STORY INLINE POST
The long term plans for the development of Mexico’s oil and gas sector hinge on two main objectives: ensuring long term sustainability by maintaining a healthy reserve replacement rate, and the increasing crude oil production. Specifically, by 2016, Pemex aims to increase its production to 3 million bbl/day, from the 2011 production rate of 2.55 million bbl/day. In 2011, the company achieved its goal of raising the rate of reserve replacement to above 100%, by achieving a 101.1% replacement of 1P reserves. From now onwards, Pemex is committed to achieving 100%+ every year.
Trying to achieve an extra 450,000 bbl/day of production whilst simultaneously maintaining its reserve base will be no easy feat for Pemex, and the plan will require some serious capital investment in both exploration and production to be successful.
Pemex’s plans for deepwater stretch far past 2012, as it will take years for the company to get into a position where it can comfortably exploit deepwater resources to their maximum potential. Once the 2012 exploration campaign is complete, the NOC should have a better idea of size of oil deposits located at these extensive water depths.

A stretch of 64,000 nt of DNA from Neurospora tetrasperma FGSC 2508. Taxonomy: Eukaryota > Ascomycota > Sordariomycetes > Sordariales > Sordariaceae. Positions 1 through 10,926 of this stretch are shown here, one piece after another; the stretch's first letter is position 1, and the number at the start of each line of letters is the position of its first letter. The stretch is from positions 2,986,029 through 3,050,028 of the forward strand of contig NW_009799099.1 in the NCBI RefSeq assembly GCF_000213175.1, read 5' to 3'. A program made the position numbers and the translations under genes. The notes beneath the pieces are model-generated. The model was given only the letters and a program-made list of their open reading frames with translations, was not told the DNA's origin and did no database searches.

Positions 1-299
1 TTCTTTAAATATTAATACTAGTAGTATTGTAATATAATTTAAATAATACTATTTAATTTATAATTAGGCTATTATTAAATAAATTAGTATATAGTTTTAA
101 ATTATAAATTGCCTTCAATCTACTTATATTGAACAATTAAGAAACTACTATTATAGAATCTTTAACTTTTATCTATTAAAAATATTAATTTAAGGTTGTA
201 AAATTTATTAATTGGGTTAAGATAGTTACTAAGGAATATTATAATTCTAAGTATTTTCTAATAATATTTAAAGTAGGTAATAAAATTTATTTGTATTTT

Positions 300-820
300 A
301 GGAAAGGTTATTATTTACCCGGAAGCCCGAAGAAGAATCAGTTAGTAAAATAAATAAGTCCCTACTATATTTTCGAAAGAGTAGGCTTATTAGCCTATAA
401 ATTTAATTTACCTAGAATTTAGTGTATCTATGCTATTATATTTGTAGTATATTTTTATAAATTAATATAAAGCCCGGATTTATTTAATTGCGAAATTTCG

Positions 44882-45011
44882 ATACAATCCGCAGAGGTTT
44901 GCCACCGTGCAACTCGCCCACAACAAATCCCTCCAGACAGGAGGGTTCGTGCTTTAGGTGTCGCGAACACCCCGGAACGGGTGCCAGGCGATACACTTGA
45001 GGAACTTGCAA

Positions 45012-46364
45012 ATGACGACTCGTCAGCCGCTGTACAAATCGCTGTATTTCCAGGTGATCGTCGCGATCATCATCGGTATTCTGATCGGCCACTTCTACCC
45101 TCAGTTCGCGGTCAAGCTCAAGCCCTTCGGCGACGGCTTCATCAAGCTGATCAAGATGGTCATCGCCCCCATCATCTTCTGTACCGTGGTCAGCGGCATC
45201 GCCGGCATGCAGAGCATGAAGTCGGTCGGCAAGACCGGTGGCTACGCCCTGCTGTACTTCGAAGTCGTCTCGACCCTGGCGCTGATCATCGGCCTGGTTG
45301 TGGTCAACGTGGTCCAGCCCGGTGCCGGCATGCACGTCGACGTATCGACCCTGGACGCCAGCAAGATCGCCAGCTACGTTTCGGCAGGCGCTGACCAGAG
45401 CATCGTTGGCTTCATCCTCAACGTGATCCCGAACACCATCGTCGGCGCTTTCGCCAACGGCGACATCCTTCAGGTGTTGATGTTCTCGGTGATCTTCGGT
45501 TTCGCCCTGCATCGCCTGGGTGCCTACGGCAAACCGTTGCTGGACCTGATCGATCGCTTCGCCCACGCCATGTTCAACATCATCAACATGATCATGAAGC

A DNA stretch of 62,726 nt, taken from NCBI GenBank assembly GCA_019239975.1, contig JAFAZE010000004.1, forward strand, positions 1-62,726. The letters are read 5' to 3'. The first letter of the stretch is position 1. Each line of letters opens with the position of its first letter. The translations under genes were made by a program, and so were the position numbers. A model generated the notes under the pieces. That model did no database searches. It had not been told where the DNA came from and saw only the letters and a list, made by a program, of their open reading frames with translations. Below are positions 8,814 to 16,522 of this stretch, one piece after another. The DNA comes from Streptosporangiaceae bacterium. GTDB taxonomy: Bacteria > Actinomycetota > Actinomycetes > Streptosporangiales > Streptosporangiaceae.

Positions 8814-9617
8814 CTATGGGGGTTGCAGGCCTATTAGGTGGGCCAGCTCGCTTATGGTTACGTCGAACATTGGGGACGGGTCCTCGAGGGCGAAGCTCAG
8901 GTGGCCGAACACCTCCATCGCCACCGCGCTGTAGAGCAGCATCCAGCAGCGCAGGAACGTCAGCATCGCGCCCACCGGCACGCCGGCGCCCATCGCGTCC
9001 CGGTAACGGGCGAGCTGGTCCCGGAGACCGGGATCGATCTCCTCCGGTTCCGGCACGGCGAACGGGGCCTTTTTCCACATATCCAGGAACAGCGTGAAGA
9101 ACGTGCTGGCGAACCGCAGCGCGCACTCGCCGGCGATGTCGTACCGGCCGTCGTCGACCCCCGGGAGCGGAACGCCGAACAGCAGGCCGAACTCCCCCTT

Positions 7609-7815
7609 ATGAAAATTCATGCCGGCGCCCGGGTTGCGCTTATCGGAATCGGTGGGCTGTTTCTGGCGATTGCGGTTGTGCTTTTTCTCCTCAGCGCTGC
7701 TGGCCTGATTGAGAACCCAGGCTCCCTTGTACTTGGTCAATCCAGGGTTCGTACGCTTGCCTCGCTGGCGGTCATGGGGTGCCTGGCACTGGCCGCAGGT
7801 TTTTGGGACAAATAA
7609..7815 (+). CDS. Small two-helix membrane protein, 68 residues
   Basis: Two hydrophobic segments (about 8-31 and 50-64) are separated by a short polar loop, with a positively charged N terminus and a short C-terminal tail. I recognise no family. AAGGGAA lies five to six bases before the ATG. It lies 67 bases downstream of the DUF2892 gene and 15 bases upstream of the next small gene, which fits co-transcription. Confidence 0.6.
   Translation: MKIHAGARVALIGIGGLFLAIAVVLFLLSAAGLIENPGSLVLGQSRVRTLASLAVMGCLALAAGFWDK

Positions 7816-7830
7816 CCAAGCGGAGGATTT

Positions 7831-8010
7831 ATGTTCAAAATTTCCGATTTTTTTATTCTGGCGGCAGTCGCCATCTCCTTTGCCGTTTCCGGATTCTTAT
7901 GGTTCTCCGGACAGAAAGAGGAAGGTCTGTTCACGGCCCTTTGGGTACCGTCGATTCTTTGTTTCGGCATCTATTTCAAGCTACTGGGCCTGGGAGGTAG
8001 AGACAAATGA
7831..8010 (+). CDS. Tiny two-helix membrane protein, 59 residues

Although Pemex is keen to move to oil discoveries in deepwater, it is also evaluating its shale gas potential. As a commodity, gas is currently not too attractive in comparison to oil, given the Henry Hub natural gas price of US$2.25/MMBtu as of April 2012, but in the long-term, there is the potential to decrease Mexico’s dependence on imported natural gas.
Gustavo Hernández García, Subdirector of Planning and Evaluation at Pemex E&P, says that Pemex cannot ignore its shale gas resources, despite its desire to find more oil reserves, simply because of the fact that around the world, shale gas and unconventional resources in general are changing the shape of the oil and gas industry, making countries that were previously major gas importers less dependent on the reserves of other countries. He explains that once the country’s shale gas potential resources become bookable reserves, then Mexico can start discussing the best way to exploit these reserves – be it through contractors, third parties, field labs or integrated service contracts. The drilling of wells in 2012 should be a good beginning to this process, but it will be a few years yet before Pemex determines its long-term strategy for exploiting its unconventional resources.
The next few years for Pemex and Mexico will be extremely interesting. 2012’s events will set the stage for 2013, a year when Pemex should be well on track to getting itself back on the list of the most influential oil companies in the world.